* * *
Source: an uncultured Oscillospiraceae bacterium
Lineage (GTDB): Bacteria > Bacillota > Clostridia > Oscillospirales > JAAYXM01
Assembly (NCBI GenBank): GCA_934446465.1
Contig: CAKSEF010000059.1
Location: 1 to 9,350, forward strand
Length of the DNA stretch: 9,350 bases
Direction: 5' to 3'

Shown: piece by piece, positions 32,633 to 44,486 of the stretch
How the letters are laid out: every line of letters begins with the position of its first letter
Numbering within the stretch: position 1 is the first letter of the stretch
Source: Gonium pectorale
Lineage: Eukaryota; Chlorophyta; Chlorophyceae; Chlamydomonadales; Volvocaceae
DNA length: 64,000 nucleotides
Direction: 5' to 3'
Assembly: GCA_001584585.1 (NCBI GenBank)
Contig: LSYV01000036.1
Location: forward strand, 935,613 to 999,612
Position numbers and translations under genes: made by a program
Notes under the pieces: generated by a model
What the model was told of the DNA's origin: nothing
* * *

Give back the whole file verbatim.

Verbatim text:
Source: an uncultured Oscillospiraceae bacterium
Lineage (GTDB): Bacteria > Bacillota > Clostridia > Oscillospirales > JAAYXM01
Assembly (NCBI GenBank): GCA_934446465.1
Contig: CAKSEF010000059.1
Location: 1 to 9,350, forward strand
Length of the DNA stretch: 9,350 bases
Direction: 5' to 3'

Shown: piece by piece, positions 32,633 to 44,486 of the stretch
How the letters are laid out: every line of letters begins with the position of its first letter
Numbering within the stretch: position 1 is the first letter of the stretch
Source: Gonium pectorale
Lineage: Eukaryota; Chlorophyta; Chlorophyceae; Chlamydomonadales; Volvocaceae
DNA length: 64,000 nucleotides
Direction: 5' to 3'
Assembly: GCA_001584585.1 (NCBI GenBank)
Contig: LSYV01000036.1
Location: forward strand, 935,613 to 999,612
Position numbers and translations under genes: made by a program
Notes under the pieces: generated by a model
What the model was told of the DNA's origin: nothing